Meeting with members of the media at the Commission’s Nixon Drive headquarters on Wednesday, Meyers, an attorney, offered no false reassurances and took his lumps. “I don’t believe we have completely eliminated the issues. There is some possibility that there will be errors tomorrow [election day], “ he said.
Meyers also acknowledged that the well-publicized glitches during early voting, which resulted in almost 2,700 known cases of voters being given ballots containing district races, had the probable result that many voters “held back” from early voting and might do so again on election day. He estimated that perhaps 10 percent of the eligible county electorate (62,601 of 583,443) had voted early and that maybe “another 10 or 15 percent” might do so on Thursday.
And he warned that another 3,000 or so potential election-day voters might still be “affected” — meaning that, after the SCEC checked its figures with state voter records, that was the likely number of potential voters whose ballots would be “not correctly associated with [their] precinct.”
Meyers, the latest local Republican chairman of the SCEC since the GOP became the state's official majority party, said these potential problems remained “in spite of tremendous effort on our part and on the part of the state.” The situation was “embarrassing to everybody involved,” he admitted.
(The Commission’s local efforts are now under direct scrutiny by both state Election Coordinator Mark Goins, who had earlier confirmed the glitches tabulated by local investigators Steve Ross and Joe Weinberg, and the office of Secretary of State Tre Hargett, which is conducting an investigation.)
To help deal with expected voting problems on election day, Meyers said the Commission had decided to “slow the process down a little bit.” Elaborating, he said that would take the form of “an extra step” in the voting process, whereby the addresses of voters, especially those on the likely-error list, would be checked against the state’s correct district lines before the individuals cast their ballots, either by machine or by provisional ballot.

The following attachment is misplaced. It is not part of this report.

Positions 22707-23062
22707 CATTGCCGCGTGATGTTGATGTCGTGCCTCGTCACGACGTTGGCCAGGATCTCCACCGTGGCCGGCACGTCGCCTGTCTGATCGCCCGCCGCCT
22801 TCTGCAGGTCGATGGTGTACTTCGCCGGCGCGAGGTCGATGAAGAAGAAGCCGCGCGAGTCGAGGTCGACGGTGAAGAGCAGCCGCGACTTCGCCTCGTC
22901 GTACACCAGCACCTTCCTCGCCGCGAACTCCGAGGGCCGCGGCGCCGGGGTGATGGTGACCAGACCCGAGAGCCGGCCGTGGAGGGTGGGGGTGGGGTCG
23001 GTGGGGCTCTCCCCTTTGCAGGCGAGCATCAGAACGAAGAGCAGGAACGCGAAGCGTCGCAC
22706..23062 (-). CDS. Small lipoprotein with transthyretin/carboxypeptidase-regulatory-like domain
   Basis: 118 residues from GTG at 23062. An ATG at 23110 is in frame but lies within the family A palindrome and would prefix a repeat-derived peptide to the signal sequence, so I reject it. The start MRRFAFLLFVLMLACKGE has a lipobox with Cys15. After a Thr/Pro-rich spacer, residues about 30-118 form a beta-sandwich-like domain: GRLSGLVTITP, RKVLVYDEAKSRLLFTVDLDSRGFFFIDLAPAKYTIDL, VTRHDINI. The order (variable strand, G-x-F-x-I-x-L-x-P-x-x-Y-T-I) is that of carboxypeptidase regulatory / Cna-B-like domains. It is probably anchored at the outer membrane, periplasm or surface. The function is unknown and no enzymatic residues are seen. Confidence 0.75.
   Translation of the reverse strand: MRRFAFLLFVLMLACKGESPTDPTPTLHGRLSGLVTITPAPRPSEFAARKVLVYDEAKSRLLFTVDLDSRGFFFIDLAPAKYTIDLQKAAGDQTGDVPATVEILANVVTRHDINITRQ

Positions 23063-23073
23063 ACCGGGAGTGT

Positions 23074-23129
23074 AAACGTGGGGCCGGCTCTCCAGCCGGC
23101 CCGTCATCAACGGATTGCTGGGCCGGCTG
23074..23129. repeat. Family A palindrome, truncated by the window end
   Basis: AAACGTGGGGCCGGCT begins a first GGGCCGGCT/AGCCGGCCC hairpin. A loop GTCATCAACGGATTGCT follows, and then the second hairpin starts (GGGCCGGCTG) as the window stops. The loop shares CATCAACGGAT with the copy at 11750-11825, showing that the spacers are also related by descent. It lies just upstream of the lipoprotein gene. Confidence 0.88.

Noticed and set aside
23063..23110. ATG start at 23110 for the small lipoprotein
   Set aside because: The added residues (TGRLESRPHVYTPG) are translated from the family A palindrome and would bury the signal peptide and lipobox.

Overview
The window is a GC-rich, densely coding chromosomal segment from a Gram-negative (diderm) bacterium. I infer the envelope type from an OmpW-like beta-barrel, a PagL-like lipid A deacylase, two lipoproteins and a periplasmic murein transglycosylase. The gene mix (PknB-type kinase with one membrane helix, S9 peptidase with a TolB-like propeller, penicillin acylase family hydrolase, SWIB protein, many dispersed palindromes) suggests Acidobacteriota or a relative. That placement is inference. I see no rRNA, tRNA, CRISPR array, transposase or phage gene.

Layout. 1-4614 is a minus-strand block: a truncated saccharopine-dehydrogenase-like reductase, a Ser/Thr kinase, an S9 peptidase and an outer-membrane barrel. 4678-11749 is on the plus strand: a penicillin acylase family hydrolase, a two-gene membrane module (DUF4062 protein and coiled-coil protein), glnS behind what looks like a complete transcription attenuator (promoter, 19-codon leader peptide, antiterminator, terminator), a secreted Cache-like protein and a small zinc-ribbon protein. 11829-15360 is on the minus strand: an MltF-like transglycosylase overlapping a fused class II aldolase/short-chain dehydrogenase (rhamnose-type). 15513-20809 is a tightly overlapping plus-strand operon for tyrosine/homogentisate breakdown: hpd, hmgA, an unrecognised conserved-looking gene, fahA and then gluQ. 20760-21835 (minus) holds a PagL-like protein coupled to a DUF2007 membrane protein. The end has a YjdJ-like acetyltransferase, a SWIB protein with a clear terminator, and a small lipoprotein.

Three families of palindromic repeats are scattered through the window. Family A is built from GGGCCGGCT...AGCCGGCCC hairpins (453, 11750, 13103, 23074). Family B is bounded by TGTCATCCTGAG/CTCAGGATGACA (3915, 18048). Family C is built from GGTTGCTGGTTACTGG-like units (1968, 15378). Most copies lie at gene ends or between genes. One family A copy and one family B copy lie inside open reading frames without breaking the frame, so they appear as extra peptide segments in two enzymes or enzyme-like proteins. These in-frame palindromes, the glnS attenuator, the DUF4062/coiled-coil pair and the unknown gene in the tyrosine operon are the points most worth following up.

If necessary, a voter’s card can be corrected with the proper information on site. One result of the slower process would be delays in reporting totals, Meyers said.
He noted that, in the case of the primaries for state House and Senate races, where most of the identified errors are, the Democratic and Republican parties themselves would have to determine what to do about contested results. In the case of problems with Shelby County School Board races, or with the District 1 County Commission race on the ballot, any contest would probably be adjudicated “by the courts,” he said.
While conceding that “it certainly would have helped if we’d started sooner,” Meyers said he didn’t think the Commission’s delay in marching up districts with precincts while awaiting the Shelby County Commission’s reapportionment was the only factor that might have resulted in the glitches. There could be any number of “unknown factors,” he said.